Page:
×
You will be redirected back to your article in seconds

‘Percy Jackson’ Musical, by ‘Unfortunate Events’ Writer, Expands for Return Run

Joe Tracz is having a pretty good week. The first season of “A Series of Unfortunate Events,” the Lemony Snicket TV adaptation on which he served as a story editor, bows Friday on Netflix — and then on Monday, rehearsals start for a new Off Broadway production of his musical adaptation of Percy Jackson tale “The Lightning Thief,” newly expanded from its one-hour origins to a full-length, two-act evening.

That makes two back-to-back adaptations of YA sensations: “Unfortunate Events,” novelist Snicket’s hit series about the unlucky Baudelaire kiddies, and “Lightning Thief,” the first novel in Rick Riordan’s megaselling “Percy Jackson and the Olympians,” about a teen who discovers he’s the son of the Greek god Poseidon. Both are also series that have received previous screen adaptations — “Unfortunate Events” in 2004 and “Lightning Thief” in 2010 — that never caught fire in the way the books did.

They’re both properties that had movie adaptations that didn’t capture what people loved about the books,” Tracz said.

On stage, it’s take two for “Lightning Thief,” which Tracz and co-writer Rob Rokicki first wrote in 2014 as a one-hour musical for TheatreWorks NYC’s free, all-ages theater programming. (Stephen Brackett, who’s since had an Off Broadway hit in “Buyer & Cellar,” directed.) Having toured for the last two years, the show has proven successful enough that TheatreWorks, in an arrangement with Riordan and the Gallt & Zacker Literary Agency, are bringing it back as a full-length show for a run of about six weeks.

The new version, once again directed by Brackett, will have the same DIY aesthetic of the initial staging, but the expanded running time allowed the writers a little more breathing room in adapting a 350-page, plot-driven fantasy for the stage, including the addition of a number of new songs and two more actors who play multiple characters. Chris McCarrell (“Peter Pan Live”), last on Broadway in the revival of “Les Miserables,” stars as Percy in a production that begins performances March 24 at the Lucille Lortel Theater.

“Unfortunate Events,” meanwhile, stars Neil Patrick Harris (as the dastardly Count Olaf) in an eight-episode season that adapts the first four Snicket novels. Snicket himself — the pseudonym of writer Daniel Handler — was in the Netflix writers’ room to help nail the gleefully macabre tone.

After those first four books, there are still nine more novels to go. “We’re all hoping that we’ll be back working on season two soon,” said Tracz.

More Legit

  • CAROL CHANNING HERSCHFELD. Actress Carol Channing

    Remembering Carol Channing: A Master of Channeling the Power of Personality

    There was only one Carol Channing, and her outsize personality was a source of delight to many fans — and imitators. Gerard Alessandrini’s stage spoof “Forbidden Broadway” had many incarnations over the years, including the 1994 edition when an audience member was selected every evening to come onstage and impersonate Carol Channing with the cast. [...]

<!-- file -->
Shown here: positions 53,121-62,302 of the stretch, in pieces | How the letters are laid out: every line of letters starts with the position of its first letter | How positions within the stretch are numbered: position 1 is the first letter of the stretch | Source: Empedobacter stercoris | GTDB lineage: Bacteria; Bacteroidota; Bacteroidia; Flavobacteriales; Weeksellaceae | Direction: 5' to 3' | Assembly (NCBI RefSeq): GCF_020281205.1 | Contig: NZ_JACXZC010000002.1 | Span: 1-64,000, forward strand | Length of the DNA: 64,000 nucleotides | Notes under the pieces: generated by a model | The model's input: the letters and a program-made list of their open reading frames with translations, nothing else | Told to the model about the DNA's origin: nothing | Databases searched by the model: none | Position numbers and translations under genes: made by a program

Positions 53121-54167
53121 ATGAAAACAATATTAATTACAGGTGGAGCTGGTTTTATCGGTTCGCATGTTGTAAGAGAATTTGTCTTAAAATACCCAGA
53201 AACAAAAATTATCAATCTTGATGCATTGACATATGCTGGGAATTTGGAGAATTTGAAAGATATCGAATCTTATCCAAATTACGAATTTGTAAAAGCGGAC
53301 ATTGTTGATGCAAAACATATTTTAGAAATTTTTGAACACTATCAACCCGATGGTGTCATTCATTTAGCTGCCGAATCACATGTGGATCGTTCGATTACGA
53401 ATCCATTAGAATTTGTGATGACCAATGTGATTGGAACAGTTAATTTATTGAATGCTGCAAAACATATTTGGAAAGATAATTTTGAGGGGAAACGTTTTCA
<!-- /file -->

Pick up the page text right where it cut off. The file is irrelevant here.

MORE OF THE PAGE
• Editorial use only. No book cover

    Viola Davis, Lin-Manuel Miranda Among Celebrities Remembering Carol Channing

    Viola Davis, Lin-Manuel Miranda and Bernadette Peters are among the slew of celebrities taking to Twitter to pay tribute to late singer, comedienne and actress Carol Channing. Known for her starring roles in Broadway’s “Hello Dolly!” and “Gentleman Prefer Blondes,” the legend of the stage and screen died Tuesday at her home in Rancho Mirage, [...]

  • What the Constitution Means to Me

    Listen: How Things Got Scary in 'What the Constitution Means to Me'

    For a decade, writer-performer Heidi Schreck had wanted to write a play inspired by her experiences as a teen debater. But over the years the show started to develop into something both urgently political and deeply personal — and things got scary. In the Broadway-bound “What the Constitution Means to Me,” Schreck reimagines her speech-and-debate [...]

  • Carol Channing Dead

    Carol Channing, Star of Broadway's 'Hello, Dolly!' and 'Gentlemen Prefer Blondes,' Dies at 97

    Larger-than-life musical stage personality Carol Channing, who immortalized the characters of Lorelei Lee in “Gentlemen Prefer Blondes” and Dolly Gallagher Levi in “Hello, Dolly!,” has died. She was 97. Channing died Tuesday of natural causes at her home in Rancho Mirage, Calif. Her publicist B. Harlan Boll confirmed the news. He wrote, “It is with [...]

  • 'What the Constitution Means to Me'

    'What the Constitution Means to Me' Transfers to Broadway

    “What the Constitution Means to Me,” a buzzy Off-Broadway production that counts Hillary Clinton and Gloria Steinem among its fans, is making the move uptown. The play will come to Broadway this spring for a 12-week limited run at the Helen Hayes Theater. “What the Constitution Means to Me” is one part civics lesson, one [...]

  • Choir Boy review

    Broadway Review: 'Choir Boy'

    Honestly, I was afraid that “Choir Boy” — the sweetly exuberant account of a gifted prep school boy’s coming of age, written by “Moonlight” Oscar winner Tarell Alvin McCraney — would be swallowed up in a Broadway house, after winning us over in an Off Broadway staging in 2013.  But aside from the odd set [...]

  • Jason Robert Brown

    Listen: How Ariana Grande Got Jason Robert Brown to Madison Square Garden

    Broadway composer Jason Robert Brown never expected to find himself performing onstage at Madison Square Garden. But he did — thanks to his pal Ariana Grande. Brown met Grande before she was a superstar, when she was in the 2008 Broadway cast of his teen musical “13.” The two have kept in touch ever since [...]

More From Our Brands

Access exclusive content